Policymakers’ expectation that regional integration for trade facilitation (RITF) will help growth and poverty reduction is well founded in theory, but has not been matched by clear evidence from the evaluation and research communities. This project contributes to the body of research inspiring better evaluation and policies related to RITF. It unpacks infrastructure, distinguishing among different types such as physical and regulatory infrastructure. In particular, it provides more evidence of the complementarities between both types of infrastructure to ensure the benefits of the reduction in trade costs pass through to poor producers and consumers.
The report provides evidence on the impact of regional infrastructure and associated trade cost reduction on the behaviour, risks and opportunities of economic actors (households, firms) through direct and indirect routes. It does this by creating and using new infrastructure measures; undertaking original surveys and new regressions; and developing and testing a new theory of change.
It highlights the relevance of focusing on the regional dimension: the traditional reasons are to tackle geographical constraints by bringing together many small economies and landlocked countries. But other reasons identified include the fact that international production networks are often centred on regions. Also, regionally traded goods and their related activities are more employment-intensive than goods traded further away. However, addressing infrastructure at the regional level is not without challenges. There are vested interests and other political economy considerations involved, such as: (i) appropriation of benefits versus costs of investing in hard infrastructure regionally; (ii) appropriation of benefits by intermediaries and competition in logistics services; and (iii) the challenge of addressing non-tariff measures.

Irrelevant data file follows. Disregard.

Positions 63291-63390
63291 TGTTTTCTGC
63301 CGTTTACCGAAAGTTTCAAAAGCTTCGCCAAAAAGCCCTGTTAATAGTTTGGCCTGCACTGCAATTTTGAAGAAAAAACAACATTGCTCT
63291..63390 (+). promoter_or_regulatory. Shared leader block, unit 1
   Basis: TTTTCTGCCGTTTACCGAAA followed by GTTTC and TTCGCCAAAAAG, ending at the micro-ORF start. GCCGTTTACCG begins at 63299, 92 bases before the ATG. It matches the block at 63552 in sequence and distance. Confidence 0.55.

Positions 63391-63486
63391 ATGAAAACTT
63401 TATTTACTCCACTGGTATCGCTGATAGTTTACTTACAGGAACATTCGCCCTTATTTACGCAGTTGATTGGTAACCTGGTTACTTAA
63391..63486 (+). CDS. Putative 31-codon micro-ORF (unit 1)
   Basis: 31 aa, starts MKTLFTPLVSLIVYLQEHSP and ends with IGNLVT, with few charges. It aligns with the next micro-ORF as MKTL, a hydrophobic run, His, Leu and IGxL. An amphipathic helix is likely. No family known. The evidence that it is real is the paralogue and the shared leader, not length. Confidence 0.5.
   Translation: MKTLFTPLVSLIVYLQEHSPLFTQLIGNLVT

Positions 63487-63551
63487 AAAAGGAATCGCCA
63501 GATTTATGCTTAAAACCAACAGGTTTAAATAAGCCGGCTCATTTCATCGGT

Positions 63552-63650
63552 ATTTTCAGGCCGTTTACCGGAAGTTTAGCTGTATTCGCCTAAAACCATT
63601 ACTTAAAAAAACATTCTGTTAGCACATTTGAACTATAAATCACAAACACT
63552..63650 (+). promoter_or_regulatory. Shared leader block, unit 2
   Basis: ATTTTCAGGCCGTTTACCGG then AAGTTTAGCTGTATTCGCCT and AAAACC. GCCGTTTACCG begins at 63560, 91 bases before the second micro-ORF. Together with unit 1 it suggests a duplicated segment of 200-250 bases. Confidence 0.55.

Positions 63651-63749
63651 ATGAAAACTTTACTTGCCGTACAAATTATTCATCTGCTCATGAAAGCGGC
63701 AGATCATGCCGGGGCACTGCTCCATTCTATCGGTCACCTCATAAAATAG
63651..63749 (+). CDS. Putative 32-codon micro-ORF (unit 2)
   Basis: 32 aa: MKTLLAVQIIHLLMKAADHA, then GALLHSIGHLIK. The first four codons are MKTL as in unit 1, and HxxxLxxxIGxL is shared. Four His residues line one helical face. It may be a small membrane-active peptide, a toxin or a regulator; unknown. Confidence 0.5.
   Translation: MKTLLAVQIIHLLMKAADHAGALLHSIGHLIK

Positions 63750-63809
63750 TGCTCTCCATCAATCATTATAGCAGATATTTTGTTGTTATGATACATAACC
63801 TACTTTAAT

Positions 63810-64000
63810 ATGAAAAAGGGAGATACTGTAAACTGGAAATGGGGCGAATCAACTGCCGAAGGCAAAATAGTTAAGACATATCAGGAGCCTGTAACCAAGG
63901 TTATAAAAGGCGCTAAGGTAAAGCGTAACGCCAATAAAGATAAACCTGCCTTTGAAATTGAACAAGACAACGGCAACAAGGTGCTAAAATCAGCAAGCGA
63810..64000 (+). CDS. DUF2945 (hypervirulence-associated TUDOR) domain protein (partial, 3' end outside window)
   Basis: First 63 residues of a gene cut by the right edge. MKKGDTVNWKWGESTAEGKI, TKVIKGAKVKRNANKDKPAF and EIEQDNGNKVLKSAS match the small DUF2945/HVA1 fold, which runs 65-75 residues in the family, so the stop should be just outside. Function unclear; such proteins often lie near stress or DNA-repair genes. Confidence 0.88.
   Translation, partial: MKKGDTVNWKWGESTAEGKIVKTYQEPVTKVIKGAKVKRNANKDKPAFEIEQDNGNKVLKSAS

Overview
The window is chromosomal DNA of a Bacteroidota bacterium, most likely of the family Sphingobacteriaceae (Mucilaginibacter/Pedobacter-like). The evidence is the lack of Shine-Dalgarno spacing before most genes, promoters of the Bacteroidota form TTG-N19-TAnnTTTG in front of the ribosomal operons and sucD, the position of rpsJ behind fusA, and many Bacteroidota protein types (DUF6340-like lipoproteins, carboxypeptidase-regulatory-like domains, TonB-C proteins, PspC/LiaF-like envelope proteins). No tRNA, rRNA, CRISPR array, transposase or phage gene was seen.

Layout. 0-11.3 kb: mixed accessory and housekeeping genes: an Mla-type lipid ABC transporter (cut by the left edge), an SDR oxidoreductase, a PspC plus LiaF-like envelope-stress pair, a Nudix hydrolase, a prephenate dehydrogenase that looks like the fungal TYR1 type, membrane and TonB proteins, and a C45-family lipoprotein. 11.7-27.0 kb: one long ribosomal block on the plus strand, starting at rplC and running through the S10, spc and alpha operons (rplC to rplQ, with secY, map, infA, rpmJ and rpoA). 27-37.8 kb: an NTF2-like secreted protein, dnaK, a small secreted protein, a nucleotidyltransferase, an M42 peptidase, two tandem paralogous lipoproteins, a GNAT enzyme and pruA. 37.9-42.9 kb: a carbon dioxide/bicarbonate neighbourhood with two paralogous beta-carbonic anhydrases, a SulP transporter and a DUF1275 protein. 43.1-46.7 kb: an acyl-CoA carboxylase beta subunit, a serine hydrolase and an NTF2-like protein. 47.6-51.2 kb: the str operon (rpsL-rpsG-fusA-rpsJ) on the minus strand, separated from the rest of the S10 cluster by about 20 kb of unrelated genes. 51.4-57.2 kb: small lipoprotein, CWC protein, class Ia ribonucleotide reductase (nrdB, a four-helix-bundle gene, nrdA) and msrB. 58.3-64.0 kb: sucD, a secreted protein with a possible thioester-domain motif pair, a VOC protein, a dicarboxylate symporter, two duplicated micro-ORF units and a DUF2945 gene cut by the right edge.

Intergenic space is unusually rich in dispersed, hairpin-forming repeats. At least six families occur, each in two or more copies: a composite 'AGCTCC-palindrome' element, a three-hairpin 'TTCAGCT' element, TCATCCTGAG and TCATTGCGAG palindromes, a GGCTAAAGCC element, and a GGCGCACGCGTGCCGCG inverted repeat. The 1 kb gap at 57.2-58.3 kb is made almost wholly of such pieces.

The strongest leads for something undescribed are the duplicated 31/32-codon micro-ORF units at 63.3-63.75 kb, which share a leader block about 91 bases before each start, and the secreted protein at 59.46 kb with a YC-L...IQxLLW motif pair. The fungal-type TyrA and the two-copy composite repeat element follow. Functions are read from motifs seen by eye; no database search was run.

Investment in RITF is shown to enhance economic activity around the border, thereby reducing spatial inequalities within African countries. It also supports the activity of the informal sector at the border, in particular informal traders. But to increase the benefits, the design of cross-border infrastructure should take into account their specific characteristics. There are, however, potentially negative effects on the livelihoods of the most vulnerable, for whom specific initiatives can support adaptation to the new economic environment. RITF also facilitates integration into modern value chains and international production networks. Finally, RITF has positive impacts on the productivity of African firms.
The pass-through of the effect of new hard infrastructure to economic actors occurs only when complementary regulations allow for efficient trade logistic services. In particular, innovative regulations and infrastructure should address coordination failures in modern value chains and tackle obstacles such as localisation barriers to reduce competition in the logistics sector. Taken together, the evidence suggests most of the impacts on growth and poverty reduction are indirect and require an understanding of constraints to connectivity throughout value chains. Hence, policymakers should take greater care of accounting for these in policy decisions and evaluations of RITF.
Jouanjean, M-A.; te Velde, D.W.; Balchin, N.; Calabrese, L.; Lemma, A. Executive Summary: Regional Infrastructure for Trade Facilitation &#8211; Impact on Growth and Poverty Reduction. ODI, London, UK (2016) 7 pp.